The cry of “Howzat!” echoes off the walls of the surrounding buildings, with shouts of dissenting voices following hot on hits heels. Friendly arguments then ensue, with the final decision being “Not out” and the game continues.
This all takes place in a central park, commonly known as Cow Park because of the cows and water buffalo that amble over the stony ground to graze on any little blade that might have managed to push its way up through the hardened ground. It is dominated by three enormous ancient trees, the canopies of which cover the entire area in shade.
The fielders, whose footwear range from bare feet to plastic slip on sandals in all states of disrepair, scurry and slide across the dusty, stony terrain, trying to field the ball that often ricochets at obtuse angles off the gnarled twisted trunks of the trees. Another unusual aspect of this gentlemen’s game of cricket being played in downtown Pokhara, is that the wickets are comprised of a pile of broken concrete bricks, which ultimately would make it almost impossible for a wicket to fall when bowled at by the threadbare tennis ball that tends to bounce off without removing a single “bale”. Two male water buffalo go head to head at deep square leg in an effort to assert their dominance, but nothing distracts or dampens the passion with which these boys play their match. They can be seen out in the park till the sun sets and the street lights turn on, which is a sign for them to call it a day.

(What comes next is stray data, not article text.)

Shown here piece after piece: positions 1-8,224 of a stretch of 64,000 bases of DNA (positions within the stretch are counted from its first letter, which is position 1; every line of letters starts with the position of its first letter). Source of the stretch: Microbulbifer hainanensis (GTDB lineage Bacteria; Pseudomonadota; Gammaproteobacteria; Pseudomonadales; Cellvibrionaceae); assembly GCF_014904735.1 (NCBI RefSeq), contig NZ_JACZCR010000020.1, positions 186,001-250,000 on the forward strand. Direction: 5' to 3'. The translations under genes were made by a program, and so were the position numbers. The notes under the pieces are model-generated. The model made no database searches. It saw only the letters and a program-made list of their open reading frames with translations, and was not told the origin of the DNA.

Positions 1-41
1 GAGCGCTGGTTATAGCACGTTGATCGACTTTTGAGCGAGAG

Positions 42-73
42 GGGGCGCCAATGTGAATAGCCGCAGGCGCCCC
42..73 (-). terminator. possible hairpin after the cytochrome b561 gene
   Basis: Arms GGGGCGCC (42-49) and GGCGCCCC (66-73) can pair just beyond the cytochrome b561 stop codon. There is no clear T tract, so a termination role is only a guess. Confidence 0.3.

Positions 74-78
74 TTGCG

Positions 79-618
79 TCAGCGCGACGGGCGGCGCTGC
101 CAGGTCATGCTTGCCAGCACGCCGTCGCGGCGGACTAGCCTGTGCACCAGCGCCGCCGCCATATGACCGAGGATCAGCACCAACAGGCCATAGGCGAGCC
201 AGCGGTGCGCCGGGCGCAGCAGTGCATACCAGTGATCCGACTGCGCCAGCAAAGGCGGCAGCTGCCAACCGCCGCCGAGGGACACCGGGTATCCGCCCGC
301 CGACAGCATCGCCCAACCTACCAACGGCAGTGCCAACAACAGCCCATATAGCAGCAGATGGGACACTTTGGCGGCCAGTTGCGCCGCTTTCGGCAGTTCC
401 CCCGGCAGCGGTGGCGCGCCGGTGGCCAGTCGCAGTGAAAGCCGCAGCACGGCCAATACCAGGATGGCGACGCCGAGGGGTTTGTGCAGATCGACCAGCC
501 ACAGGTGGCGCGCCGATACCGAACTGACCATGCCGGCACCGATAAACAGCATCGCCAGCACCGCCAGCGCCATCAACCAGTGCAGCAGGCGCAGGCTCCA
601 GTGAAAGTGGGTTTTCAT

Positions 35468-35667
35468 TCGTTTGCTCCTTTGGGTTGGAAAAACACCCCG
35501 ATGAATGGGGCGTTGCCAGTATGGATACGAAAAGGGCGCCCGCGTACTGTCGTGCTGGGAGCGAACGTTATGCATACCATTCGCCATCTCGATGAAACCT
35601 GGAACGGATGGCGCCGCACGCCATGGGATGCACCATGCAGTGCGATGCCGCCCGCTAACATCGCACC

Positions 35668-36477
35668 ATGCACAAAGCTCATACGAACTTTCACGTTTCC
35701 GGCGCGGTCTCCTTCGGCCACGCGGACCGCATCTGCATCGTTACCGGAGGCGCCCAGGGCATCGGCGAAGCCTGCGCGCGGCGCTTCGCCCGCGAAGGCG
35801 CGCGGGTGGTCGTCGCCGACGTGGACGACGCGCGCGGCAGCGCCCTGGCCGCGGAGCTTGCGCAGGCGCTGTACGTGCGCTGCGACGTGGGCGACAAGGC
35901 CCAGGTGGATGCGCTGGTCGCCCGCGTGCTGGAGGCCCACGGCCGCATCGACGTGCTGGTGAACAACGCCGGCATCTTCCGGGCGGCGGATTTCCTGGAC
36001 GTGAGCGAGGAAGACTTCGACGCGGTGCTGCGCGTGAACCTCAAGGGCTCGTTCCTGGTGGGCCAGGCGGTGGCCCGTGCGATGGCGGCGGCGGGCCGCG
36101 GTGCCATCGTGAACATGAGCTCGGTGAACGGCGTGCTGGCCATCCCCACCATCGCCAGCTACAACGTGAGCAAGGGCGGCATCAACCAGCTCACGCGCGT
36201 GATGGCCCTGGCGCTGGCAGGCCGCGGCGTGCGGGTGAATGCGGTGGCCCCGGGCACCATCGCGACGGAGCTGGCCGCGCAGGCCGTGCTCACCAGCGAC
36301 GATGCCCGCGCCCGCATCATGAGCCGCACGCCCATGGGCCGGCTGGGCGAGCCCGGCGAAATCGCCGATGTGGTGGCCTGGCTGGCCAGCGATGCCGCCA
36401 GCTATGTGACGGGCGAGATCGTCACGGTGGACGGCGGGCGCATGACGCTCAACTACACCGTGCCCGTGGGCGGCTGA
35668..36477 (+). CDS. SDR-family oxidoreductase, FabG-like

These children may not have much materially, but their lives are far richer for it and the good sportsmanship in their general behaviour is a testament to this fact. No one is excluded from this match – that is not a 1 day or 5 day, but a life series.